Academic journal article Journalism History

Centuries of Silence: The Story of Latin American Journalism

Academic journal article Journalism History

Centuries of Silence: The Story of Latin American Journalism

Article excerpt

Ferreira, Leonardo. Centuries of Silence: The Story of Latin American Journalism. Westport, Conn.: Praeger, 2006. 332 pp. $29.95.

In Centuries of Silence: The Story of Latin American Journalism, Leonardo Ferreira argues that the story of Latin American journalism starts with pre-Columbian codices, not with the arrival of the first printing press in the New World in 1535 in New Spain. He calls upon scholars to consider the Maya and Aztec codices as early forms of media and contends that these texts should be as much a part of the domain of media researchers as anthropologists.

For Ferreira, associate dean and director of graduate studies at the University of Miami, the past five centuries of media history in Latin America (including the Caribbean) have been marred by incessant violence, repression, and censorship. This pattern, which began with the Mayan, Aztec, and Incan rulers, who used "media" as a way to legitimate their power, continues into the twenty-first-century narcopoliticos in Colombia and beyond, who censor journalists in much the same fashion as their pre-Columbian predecessors.

The history of journalism, for Ferreira, is like the proverbial glass that remains half empty, despite attempts to create free press laws in Latin America during the early national period. Liberators such as Simón Bolivar, Francisco Miranda, and José Marti fought for a free and independent press, but their efforts were trampled by the dictators and oligarchs of the nineteenth and twentieth centuries. As a result, voices of the poor, disenfranchised, indigenous peoples, and women have been silenced by dominant, white male and elite perspectives.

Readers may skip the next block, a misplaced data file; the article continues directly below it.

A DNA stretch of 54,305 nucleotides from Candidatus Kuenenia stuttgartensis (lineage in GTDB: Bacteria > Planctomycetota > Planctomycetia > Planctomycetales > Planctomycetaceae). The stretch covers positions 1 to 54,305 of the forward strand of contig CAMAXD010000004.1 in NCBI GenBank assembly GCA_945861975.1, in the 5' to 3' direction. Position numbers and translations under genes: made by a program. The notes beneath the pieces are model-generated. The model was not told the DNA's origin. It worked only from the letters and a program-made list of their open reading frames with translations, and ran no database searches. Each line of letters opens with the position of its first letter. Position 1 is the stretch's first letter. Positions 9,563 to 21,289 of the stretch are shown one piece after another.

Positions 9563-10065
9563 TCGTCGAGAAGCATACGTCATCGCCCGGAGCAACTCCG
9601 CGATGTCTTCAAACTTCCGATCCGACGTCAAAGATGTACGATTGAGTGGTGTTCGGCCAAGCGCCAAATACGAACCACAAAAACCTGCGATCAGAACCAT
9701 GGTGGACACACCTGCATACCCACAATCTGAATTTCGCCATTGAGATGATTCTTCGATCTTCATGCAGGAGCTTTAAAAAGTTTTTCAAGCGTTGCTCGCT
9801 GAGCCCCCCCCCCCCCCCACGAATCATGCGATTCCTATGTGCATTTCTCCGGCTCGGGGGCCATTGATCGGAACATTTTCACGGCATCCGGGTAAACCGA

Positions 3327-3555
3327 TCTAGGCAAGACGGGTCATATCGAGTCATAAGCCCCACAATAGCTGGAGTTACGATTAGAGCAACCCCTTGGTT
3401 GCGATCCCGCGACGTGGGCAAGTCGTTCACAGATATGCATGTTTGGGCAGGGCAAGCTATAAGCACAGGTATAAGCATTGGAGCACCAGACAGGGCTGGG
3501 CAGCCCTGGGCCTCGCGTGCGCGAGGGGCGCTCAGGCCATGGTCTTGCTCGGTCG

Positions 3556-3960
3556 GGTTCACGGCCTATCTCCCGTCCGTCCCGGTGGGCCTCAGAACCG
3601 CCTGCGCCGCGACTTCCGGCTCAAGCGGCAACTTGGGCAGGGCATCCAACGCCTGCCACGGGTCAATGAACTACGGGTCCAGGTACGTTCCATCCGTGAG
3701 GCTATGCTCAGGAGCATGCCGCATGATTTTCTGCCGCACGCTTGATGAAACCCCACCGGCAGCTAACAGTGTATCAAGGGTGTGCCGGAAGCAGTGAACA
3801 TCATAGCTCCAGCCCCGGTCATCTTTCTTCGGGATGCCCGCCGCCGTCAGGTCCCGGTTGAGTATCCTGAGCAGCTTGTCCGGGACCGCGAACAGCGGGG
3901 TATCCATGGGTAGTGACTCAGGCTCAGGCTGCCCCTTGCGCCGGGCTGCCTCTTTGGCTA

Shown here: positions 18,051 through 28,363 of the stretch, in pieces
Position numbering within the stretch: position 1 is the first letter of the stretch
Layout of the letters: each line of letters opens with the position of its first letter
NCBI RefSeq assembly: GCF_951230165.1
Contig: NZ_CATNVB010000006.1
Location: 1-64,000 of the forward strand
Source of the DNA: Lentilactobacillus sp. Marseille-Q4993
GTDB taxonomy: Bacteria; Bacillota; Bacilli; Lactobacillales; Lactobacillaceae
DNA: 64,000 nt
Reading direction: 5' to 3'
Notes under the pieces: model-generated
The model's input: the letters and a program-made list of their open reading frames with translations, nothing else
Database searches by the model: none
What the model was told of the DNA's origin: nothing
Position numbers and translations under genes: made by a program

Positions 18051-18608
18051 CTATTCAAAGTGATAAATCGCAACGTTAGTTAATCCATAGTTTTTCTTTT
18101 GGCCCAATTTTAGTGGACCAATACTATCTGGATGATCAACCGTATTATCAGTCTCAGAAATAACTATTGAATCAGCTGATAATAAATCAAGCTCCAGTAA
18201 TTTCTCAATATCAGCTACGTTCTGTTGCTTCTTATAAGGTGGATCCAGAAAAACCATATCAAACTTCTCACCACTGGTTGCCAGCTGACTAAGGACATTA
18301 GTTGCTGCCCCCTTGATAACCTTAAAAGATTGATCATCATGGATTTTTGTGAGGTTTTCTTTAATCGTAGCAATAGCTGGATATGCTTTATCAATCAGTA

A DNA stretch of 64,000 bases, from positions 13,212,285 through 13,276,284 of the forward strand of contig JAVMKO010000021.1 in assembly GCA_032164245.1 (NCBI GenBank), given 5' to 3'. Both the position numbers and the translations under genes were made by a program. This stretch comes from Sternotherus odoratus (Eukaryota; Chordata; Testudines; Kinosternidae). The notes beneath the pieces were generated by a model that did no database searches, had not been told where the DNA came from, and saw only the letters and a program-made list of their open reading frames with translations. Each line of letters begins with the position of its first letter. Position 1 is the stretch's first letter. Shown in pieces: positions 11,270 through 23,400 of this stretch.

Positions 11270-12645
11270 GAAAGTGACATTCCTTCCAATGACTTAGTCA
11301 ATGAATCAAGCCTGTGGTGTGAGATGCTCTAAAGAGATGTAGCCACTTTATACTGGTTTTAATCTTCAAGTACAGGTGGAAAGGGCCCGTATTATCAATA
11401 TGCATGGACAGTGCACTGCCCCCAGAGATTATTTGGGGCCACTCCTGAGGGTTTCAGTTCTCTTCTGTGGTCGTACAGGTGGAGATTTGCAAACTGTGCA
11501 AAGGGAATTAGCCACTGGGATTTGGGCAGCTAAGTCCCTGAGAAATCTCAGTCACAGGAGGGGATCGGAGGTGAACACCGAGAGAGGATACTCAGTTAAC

Ferreira links technological developments, including transportation networks such as the railroad, to the relative success or failure of the news media. Yet, despite the technological advances of the twentieth century such as television, he argues, "Eventually, the technological impact of television resulted in damaging the perception of cultural inferiority, mental dependency, social inequality, political manipulation, misinformation, alienation, lack of access, distortion of values, and polarized conflicts, among others." This rather pessimistic assessment of the past does not tell the whole story of the region. Videotape and later online media and other less expensive video production equipment have allowed nonelite and oppositional groups to contribute to the media landscape. Websites such as EZLN (Zapatista Army of National Liberation) certainly cannot compete with the infrastructure of Televisa (Mexico's largest commercial network), but the failure to recognize contributions like these silences the very individuals that the author seeks to defend. …

Search by... Author
Show... All Results Primary Sources Peer-reviewed

Oops!

An unknown error has occurred. Please click the button below to reload the page. If the problem persists, please try again in a little while.